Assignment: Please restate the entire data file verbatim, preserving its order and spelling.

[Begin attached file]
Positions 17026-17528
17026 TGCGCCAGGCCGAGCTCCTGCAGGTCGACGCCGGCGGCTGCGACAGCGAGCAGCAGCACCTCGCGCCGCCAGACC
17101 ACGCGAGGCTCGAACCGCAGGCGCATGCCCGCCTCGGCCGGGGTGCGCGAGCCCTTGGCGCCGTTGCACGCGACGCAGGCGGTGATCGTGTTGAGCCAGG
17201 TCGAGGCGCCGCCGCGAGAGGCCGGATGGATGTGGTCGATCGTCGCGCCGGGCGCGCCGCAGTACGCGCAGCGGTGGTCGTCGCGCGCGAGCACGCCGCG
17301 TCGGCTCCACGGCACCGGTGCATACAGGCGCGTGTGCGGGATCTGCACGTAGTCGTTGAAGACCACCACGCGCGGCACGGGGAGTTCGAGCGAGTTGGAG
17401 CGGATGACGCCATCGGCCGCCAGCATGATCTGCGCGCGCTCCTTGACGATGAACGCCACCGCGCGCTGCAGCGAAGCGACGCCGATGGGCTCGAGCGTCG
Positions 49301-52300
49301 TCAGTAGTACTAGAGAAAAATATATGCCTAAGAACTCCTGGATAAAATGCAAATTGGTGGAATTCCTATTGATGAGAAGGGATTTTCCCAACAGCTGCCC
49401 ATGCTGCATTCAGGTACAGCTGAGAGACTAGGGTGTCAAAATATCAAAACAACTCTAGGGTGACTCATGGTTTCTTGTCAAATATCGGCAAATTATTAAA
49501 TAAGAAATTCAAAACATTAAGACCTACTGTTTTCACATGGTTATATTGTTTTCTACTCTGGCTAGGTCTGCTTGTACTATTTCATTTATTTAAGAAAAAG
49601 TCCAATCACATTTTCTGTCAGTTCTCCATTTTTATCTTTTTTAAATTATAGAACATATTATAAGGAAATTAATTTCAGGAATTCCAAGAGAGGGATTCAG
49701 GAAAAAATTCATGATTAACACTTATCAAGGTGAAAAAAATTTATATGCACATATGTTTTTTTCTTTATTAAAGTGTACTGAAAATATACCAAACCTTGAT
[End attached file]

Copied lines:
Positions 17026-17528
17026 TGCGCCAGGCCGAGCTCCTGCAGGTCGACGCCGGCGGCTGCGACAGCGAGCAGCAGCACCTCGCGCCGCCAGACC
17101 ACGCGAGGCTCGAACCGCAGGCGCATGCCCGCCTCGGCCGGGGTGCGCGAGCCCTTGGCGCCGTTGCACGCGACGCAGGCGGTGATCGTGTTGAGCCAGG
17201 TCGAGGCGCCGCCGCGAGAGGCCGGATGGATGTGGTCGATCGTCGCGCCGGGCGCGCCGCAGTACGCGCAGCGGTGGTCGTCGCGCGCGAGCACGCCGCG
17301 TCGGCTCCACGGCACCGGTGCATACAGGCGCGTGTGCGGGATCTGCACGTAGTCGTTGAAGACCACCACGCGCGGCACGGGGAGTTCGAGCGAGTTGGAG
17401 CGGATGACGCCATCGGCCGCCAGCATGATCTGCGCGCGCTCCTTGACGATGAACGCCACCGCGCGCTGCAGCGAAGCGACGCCGATGGGCTCGAGCGTCG
Positions 49301-52300
49301 TCAGTAGTACTAGAGAAAAATATATGCCTAAGAACTCCTGGATAAAATGCAAATTGGTGGAATTCCTATTGATGAGAAGGGATTTTCCCAACAGCTGCCC
49401 ATGCTGCATTCAGGTACAGCTGAGAGACTAGGGTGTCAAAATATCAAAACAACTCTAGGGTGACTCATGGTTTCTTGTCAAATATCGGCAAATTATTAAA
49501 TAAGAAATTCAAAACATTAAGACCTACTGTTTTCACATGGTTATATTGTTTTCTACTCTGGCTAGGTCTGCTTGTACTATTTCATTTATTTAAGAAAAAG
49601 TCCAATCACATTTTCTGTCAGTTCTCCATTTTTATCTTTTTTAAATTATAGAACATATTATAAGGAAATTAATTTCAGGAATTCCAAGAGAGGGATTCAG
49701 GAAAAAATTCATGATTAACACTTATCAAGGTGAAAAAAATTTATATGCACATATGTTTTTTTCTTTATTAAAGTGTACTGAAAATATACCAAACCTTGAT